Career

Why The “Career Ladder” Is No Longer Relevant

Young Australians are in a tricky position: for those who’ve invested a few years and tens of thousands of dollars into a university education, they’ve emerged into the working market only to find that the jobs they were training for no longer exist. Those in the workforce (whether or not they’ve got a degree in hand) are finding themselves constantly tweaking their skills in order to remain competitive. Baby boomers might have carved out a job for life, but Gen Y is looking for jobs for now.

If you’re sitting around wondering it is that you’re meant to do with your life, perhaps you can take heart from this fact: a 15 year old today will probably have up to 17 jobs in five different industries. What you do for the next five years won’t necessarily be what you do for the following five years. Career ladder? More like a jungle gym.

It’s this emerging picture of a constantly shifting job market that led the Foundation for Young Australians and Melbourne Conversations to ask what exactly work looks like for young people today – culminating in the Melbourne Knowledge Week event “What Do Grown-Ups Do All Day?” to break down the nitty-gritty of today’s careers.

Competing with automation

We live in the year of 2017, two years after Marty McFly jumped on a hoverboard and blew the 80s away. And while we don’t have hoverboards yet (don’t get me started), we are moving towards automation in another way. In the workforce.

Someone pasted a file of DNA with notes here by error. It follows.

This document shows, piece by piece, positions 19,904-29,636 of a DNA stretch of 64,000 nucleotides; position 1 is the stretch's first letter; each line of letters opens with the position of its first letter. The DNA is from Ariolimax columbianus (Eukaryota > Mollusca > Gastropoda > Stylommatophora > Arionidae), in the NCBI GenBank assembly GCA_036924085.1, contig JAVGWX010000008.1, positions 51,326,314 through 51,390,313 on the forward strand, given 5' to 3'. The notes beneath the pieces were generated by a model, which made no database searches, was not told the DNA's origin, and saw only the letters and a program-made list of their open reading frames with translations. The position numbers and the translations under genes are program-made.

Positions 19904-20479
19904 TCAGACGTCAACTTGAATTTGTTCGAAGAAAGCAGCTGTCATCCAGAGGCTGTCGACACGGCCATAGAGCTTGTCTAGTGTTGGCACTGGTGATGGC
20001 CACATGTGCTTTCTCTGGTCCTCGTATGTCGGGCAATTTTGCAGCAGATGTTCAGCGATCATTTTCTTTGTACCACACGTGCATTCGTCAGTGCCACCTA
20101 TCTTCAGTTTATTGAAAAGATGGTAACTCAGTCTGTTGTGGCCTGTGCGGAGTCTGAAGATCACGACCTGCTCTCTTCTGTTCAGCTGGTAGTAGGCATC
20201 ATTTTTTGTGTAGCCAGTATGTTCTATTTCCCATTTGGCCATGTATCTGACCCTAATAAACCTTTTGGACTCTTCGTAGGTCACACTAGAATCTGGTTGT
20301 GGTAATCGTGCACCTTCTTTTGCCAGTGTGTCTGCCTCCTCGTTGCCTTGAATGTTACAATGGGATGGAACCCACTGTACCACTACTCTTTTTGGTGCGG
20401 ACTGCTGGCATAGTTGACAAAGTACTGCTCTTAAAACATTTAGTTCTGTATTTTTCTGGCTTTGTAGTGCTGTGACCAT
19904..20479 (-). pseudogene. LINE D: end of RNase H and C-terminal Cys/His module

The CEO of the FYA, Jan Owen, says that while we’re not totally sure what the future jobs will look like, “Number one is obviously this big story about automation.”

“Many of the jobs of the past are going to be automated and are being automated as we speak, but we’re not 100% sure yet what the future jobs will be. New jobs will evolve but there’ll be this gap where there’s a lot of people that are having to rethink what they’re doing and probably up skill or re-skill to get new jobs.”

It’s predicted that 40% of today’s jobs will be automated by 2050. As Jan says, “that’s big.”

The problem with portfolio careers

All this upheaval isn’t easy. As we transition from old ways of working to new, there are bound to be difficulties: ‘portfolio careers’ are often the result of periods of unemployment.

Jan explains, “We’ve already got a very casualised labour force. There’s 650,000 young people in Australia who are un- or under-employed. Which means they’ve got a degree or two but they’re not employed in that field that they got their degree.”

“That’s a real issue in this flexible workforce, people are trying to put a portfolio together of different things that they’re doing, but… it’s certainly not that smooth yet.”

If there are no “jobs for life” anymore, you don’t need to worry too much about finding a single purpose in life. The downside, of course, is figuring out what to do for now.

But as Jan says, “The upside of that is that instead of one ladder, one long ladder in your career, it’s more like a jungle gym. You get to have a lot more choice if you’ve got the skills and capabilities that make you much more adaptable and agile. ”

Be your own careers advisor

Remember in high school when you’d have “careers” sessions, fill out a questionnaire about your personality and learn you’d be suited to being a gardener or national parks ranger? Well, the changing nature of work means those sessions aren’t so helpful anymore (if they ever were).

Figuring out a career path is now a skill in and of itself. Jan says “there’s another new skill set alongside those enterprising skills, which is what we call career navigation or career management.” Part of the skill set is managing disparate work environments, handling the finances of uncertain work, and knowing how to explain your career journey in a CV or cover letter.

The take-home message? Your career is going to be an unpredictable journey, and you’d better get over your fear of robots.